Writers vie for Bruntwood Prize
Plays about British gang culture and the war in Afghanistan are among 10 works on the shortlist for the 2011 Bruntwood Prize for Playwriting.
Described as the UK's biggest playwriting competition, a record 2,188 scripts were entered this year.
At the shortlist stage, only the names of the plays are revealed. The writers remain anonymous until the winners are announced on 15 November.
It is the third time the competition has run since it began in 2005.
"This is a shortlist of plays that feel urgent and young," said Sarah Frankcom, judge and joint artistic director of the Royal Exchange, Manchester.
"They are pieces of writing that say something about the world we live in now, across class and generations.
"From an 11-year-old girl from [Manchester suburb] Harpurhey to an Estonian family in the twilight of the USSR, these plays reflect experiences and voices that are being heard for the first time."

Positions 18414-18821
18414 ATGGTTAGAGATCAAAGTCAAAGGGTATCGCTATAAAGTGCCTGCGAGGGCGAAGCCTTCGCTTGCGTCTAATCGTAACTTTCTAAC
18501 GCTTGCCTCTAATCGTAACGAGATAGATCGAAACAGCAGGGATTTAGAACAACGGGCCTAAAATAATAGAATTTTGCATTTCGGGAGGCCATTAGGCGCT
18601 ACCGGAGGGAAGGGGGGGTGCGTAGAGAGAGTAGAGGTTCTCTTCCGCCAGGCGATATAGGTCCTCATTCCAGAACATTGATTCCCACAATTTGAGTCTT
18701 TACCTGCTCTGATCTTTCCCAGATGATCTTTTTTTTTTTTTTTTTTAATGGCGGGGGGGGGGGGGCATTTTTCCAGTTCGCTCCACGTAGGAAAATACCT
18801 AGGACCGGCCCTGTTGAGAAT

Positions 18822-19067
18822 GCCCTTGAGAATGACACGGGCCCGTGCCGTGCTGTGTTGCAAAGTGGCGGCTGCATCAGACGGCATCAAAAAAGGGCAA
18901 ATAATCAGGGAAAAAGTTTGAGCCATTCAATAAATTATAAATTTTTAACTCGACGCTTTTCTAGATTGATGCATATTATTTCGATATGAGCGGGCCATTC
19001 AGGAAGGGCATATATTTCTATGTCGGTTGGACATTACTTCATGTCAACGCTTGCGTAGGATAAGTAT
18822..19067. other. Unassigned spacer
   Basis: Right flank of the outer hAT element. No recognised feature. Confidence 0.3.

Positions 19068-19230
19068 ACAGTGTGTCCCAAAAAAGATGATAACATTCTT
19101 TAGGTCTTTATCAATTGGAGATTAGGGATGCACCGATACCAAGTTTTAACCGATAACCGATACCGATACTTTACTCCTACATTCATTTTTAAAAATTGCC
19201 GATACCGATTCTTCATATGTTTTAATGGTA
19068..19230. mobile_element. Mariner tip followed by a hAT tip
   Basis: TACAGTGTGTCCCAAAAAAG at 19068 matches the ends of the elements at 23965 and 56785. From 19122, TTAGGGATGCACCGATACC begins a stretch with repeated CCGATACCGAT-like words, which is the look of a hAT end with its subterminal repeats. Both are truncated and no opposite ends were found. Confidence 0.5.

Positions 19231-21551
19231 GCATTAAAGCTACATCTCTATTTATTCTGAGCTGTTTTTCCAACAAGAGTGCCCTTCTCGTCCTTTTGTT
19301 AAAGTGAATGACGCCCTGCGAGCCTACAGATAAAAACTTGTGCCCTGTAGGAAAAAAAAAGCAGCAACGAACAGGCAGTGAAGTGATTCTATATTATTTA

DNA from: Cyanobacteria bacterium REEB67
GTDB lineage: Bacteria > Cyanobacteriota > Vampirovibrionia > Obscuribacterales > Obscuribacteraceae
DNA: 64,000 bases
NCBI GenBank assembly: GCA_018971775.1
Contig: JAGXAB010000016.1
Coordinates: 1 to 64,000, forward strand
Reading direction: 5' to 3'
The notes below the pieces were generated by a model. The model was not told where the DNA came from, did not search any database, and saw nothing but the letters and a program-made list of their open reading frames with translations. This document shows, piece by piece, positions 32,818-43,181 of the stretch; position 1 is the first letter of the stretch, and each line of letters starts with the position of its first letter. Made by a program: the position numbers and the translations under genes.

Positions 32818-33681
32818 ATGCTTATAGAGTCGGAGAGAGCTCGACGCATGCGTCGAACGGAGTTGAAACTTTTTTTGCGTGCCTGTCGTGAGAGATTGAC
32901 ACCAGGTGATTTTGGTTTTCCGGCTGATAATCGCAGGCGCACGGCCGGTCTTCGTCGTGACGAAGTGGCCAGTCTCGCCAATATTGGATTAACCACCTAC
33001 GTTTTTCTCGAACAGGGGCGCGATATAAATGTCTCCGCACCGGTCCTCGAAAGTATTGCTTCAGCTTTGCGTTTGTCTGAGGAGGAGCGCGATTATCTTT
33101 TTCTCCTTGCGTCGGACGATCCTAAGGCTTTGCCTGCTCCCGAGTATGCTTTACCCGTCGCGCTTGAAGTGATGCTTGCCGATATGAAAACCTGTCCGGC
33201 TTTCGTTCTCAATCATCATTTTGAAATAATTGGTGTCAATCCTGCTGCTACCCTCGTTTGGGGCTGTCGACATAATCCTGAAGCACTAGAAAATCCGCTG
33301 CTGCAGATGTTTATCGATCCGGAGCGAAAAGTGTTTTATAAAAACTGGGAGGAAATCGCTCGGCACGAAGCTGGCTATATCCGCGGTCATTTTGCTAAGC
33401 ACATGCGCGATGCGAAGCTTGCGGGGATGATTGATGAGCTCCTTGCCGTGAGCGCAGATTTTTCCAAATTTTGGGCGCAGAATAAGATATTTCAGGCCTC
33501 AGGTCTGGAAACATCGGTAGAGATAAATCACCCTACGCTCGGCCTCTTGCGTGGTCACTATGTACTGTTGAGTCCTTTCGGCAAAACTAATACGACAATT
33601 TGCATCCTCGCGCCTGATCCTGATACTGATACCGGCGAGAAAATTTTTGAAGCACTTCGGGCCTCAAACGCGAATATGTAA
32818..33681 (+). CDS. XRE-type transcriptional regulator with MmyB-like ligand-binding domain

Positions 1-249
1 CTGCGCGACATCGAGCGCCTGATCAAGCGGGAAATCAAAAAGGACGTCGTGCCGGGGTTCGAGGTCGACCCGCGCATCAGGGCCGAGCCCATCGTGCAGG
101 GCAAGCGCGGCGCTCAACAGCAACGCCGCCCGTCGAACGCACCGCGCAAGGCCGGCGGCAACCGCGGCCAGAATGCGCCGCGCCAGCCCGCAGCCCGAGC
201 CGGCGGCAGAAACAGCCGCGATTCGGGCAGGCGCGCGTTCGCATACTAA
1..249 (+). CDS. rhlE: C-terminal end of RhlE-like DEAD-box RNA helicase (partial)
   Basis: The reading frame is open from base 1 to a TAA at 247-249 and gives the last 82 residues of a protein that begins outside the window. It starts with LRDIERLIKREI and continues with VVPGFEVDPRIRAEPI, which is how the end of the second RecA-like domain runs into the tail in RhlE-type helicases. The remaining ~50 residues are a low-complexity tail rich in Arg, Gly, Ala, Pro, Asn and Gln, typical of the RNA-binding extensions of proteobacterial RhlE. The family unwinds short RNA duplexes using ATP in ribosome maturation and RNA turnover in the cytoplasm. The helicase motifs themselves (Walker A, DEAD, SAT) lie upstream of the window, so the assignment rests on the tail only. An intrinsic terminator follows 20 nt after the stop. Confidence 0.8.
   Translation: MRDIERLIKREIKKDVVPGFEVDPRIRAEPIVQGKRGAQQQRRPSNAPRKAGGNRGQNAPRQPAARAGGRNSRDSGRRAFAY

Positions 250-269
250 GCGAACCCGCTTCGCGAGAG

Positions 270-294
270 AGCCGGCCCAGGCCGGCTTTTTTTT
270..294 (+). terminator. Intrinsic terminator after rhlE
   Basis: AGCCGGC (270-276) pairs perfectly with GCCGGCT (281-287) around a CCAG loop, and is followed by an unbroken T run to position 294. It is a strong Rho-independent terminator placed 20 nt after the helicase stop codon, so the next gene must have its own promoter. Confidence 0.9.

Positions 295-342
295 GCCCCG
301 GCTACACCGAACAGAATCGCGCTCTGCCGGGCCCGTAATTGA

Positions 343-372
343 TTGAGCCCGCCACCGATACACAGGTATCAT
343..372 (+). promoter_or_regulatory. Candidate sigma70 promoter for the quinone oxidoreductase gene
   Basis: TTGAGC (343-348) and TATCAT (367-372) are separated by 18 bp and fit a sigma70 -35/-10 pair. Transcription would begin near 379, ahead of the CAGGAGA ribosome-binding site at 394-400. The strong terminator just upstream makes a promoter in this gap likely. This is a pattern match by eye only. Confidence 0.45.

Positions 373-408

The competition is open to all playwrights - from first-timers to established writers - who submit their works anonymously. More than half of this year's entrants had never written a play before.
It is run by the Royal Exchange Theatre in partnership with property company Bruntwood.
The winning playwright receives £16,000, and there are three judges' awards of £8,000 each. All four award winners will have the chance to develop their play with the Royal Exchange.
In 2008, the winners were Naylah Ahmed for Butcher Boys; Vivienne Franzmann for Mogadishu; Fiona Peek for SALT and Andrew Sheridan for Winterlong.
This year's shortlist of play titles is:
•A Map of the Region
•Britannia Waves the Rules
•I And The Village
•I Started A Fire
This year's judges also include writers Simon Stephens (chair) and Jackie Kay; actors Sue Johnston and Maxine Peake; and Bruntwood chairman Michael Oglesby.